This year (2013) we have started to develop E-MPA Awards. This awards aims to encourage the MPA managers to better improve their MPAs management. The conservation area deemed to have the most effective management will be rewarded with an “Anugerah E-KKP3K” (E-MPA Awards). Now, we are on going progress to evaluate each MPA and the celebration will be end of this year at the Nusantara day event. This agenda should motivate the managers of these conservation areas to continue to work hard to create conservation areas that are effectively and sustainably managed. As well as the “Anugerah E-KKP3K” (E-MPA Awards), or another key output of these activities is the recommended management priorities for the all conservation areas that have been evaluated. In the regional context, such as in the coral triangle initiative (CTI), E-MPA has been shared and presented, particularly as part of the agenda of CT MPA Regional Exchange during the development of Coral Triangle Marine Protected Areas System (CTMPAS), as well as in the regional cooperation on marine conservation and sustainable fisheries management of Sulu Sulawesi Marine Ecoregion (SSME) involving 3 countries of Indonesia, Malaysia, and Philippine. During CTI Regional priority workshop held in Manado recently, Indonesia has proposed to be the host of MPA Regional recognition (Awards) for CTMPAS in 2014.
As we mentioned before, our government commitment to set up 20 million ha of MPAs in 2020, we have conducted the study with some expert for a priority geography for marine biodiversity conservation in Indonesia. The book was published in 2012, particularly based on three ecological criteria of: 1) Irreplaceability = degree of endemism, taxonomic uniqueness, presence of rare species/habitats,etc.); 2) Vulnerability = different methodologies prioritize either low risk regions or highly threatened regions; and 3) Representativeness= particularly when a planning unit such as a country’s national boundaries cross biogeographic realms. First priority is Papua ecoregion, second Banda Sea, third Lesser Sunda, fourth makassar strait and sulawesi sea, and so on, the last is mallaca strait (rank 12). Beside the size of MPAs, Scientifically we need to protect about 30% of critical habitats. With this regards, up to 2010 (based on our gap analysis study) we have protected about 22.7 % of coral reefs, 22% of mangrove and just 17.3% of seagrass. Since we need to protect about 30% of critical habitats and to included in the MPAs, so we need more about 240 thousand of Coral reefs, 277 thousands of mangroves and 222 thousands of seagrass. (the total area for each ecosystem is counting from the total area of potential data critical habitats (mangrove, coral reefs and seagrass). To expand of marine protected areas, we have one reference from the marine experts study about Gap analysis. So in the future, based on this study, the marine experts recommended us to develop additional MPAs in first priority on halmahera ecoregion, and then in the ecoregion of sulawesi seas dan west sumatera ecoregion, and the next is adding the new MPA in Lesser sunda, banda sea, arafura sea and papua. The last is in the rest of 5 (five) others ecoregion area.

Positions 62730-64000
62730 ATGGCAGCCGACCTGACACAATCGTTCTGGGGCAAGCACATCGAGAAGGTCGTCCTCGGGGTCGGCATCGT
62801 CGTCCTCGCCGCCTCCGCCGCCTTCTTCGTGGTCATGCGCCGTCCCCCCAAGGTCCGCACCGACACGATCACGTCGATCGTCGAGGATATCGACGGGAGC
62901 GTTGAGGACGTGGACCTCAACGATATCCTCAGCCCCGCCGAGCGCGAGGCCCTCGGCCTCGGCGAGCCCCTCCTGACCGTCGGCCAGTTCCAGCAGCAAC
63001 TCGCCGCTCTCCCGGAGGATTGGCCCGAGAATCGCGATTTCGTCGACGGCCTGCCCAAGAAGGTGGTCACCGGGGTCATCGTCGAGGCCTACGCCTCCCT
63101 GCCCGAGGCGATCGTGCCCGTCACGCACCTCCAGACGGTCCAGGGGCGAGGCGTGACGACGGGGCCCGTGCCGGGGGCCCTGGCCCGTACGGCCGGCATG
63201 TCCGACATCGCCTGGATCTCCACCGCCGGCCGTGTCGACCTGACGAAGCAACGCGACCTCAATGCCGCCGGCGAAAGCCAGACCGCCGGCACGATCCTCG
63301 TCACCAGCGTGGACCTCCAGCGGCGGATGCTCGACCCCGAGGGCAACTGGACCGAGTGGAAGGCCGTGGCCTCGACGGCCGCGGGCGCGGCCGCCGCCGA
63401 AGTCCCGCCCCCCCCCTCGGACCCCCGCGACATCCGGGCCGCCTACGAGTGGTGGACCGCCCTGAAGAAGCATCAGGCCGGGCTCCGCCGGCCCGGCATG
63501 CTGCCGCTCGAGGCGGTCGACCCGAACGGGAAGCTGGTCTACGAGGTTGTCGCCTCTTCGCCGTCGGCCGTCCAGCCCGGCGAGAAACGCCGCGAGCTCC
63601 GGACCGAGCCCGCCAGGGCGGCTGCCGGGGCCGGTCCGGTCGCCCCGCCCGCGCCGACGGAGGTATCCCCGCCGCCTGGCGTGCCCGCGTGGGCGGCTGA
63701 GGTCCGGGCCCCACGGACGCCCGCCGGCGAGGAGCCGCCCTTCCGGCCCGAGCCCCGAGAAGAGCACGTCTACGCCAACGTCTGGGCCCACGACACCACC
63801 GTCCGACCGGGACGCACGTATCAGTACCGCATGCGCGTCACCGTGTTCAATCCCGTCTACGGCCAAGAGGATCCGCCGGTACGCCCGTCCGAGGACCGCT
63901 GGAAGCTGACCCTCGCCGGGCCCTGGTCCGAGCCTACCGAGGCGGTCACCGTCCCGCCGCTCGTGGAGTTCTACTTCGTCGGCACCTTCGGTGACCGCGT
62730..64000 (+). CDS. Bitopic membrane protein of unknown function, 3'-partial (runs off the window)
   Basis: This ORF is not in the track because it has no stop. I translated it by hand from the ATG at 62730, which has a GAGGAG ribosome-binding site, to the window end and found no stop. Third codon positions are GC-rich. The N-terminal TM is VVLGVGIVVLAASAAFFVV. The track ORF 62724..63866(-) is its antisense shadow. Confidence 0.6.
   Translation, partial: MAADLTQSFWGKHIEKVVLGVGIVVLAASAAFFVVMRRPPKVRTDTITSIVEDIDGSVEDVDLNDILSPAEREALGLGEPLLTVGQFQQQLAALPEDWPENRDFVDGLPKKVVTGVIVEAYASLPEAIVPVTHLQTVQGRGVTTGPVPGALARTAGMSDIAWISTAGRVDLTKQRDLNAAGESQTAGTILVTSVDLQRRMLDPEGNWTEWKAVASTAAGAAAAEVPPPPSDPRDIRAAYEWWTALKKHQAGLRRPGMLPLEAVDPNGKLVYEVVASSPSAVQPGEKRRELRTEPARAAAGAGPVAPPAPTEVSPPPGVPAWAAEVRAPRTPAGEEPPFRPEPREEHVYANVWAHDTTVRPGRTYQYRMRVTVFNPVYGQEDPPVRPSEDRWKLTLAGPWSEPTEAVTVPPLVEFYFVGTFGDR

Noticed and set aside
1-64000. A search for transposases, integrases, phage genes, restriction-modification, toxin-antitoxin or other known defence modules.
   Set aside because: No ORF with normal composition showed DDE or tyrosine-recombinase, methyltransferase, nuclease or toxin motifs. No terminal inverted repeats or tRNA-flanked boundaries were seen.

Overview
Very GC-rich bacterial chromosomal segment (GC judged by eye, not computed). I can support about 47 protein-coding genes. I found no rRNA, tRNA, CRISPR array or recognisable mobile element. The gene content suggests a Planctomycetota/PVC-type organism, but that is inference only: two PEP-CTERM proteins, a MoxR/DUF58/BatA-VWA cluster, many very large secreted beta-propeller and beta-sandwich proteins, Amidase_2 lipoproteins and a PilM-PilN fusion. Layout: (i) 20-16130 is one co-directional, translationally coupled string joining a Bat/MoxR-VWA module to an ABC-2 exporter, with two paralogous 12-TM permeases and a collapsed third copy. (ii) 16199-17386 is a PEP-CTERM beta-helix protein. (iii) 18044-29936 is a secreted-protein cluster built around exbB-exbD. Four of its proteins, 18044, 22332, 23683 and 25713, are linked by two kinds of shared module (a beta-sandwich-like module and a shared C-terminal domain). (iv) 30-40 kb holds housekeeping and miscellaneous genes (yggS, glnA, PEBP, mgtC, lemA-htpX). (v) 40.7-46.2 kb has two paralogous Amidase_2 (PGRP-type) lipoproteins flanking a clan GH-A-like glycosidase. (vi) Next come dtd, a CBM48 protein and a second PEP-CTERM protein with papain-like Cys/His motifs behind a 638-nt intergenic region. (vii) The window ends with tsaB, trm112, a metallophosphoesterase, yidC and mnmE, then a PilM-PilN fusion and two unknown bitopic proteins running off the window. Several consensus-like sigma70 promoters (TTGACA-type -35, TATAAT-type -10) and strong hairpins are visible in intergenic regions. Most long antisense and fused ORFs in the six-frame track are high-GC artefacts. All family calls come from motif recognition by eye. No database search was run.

Our homework is remains huge to develop and manage our MPA effectively inline with global target to manage at least 10% (ten percent) of our coastal and territorial marine area. In short, we will continuing to expand and achieving target 20 million hectares of new MPAs in 2020; strengthen management of MPAs (4,5 Million Hectare of MPA Effectively Managed, including Conservation management for 15 Charismatic Species, endangered and endemic aquatic species); we have been preparing a new strategic plan for 2015-2019); Ensure benefits of MPAs especially on fisheries and eco-tourism; Implementing collaborative management that promotes partnership among governments, communities, and the private sector in MPA management; improving the Community Empowerment; developing MPA Networks; developing Sustainable financing schemes to support management of MPAs; Encourage industries to allocate their CSR (Corporate Social Responsibility) budget to support MPA management programs; strenghten and updating Information system on MPA management; and the last but not least is the implementation of Coral reefs rehabilitation and management – Coral triangle initiative (COREMAP-CTI) which continuing from the successful COREMAP II program. Several challenges we have been facing, such as: the changes of commitment of local government; spatial planing that should be include MPA in integrated coastal zone management; lack of human resource capacity to manage of MPAs; lack of knowledge and skill for MPA manager and practitioner; and last but not least is lack of funding in MPA Managements;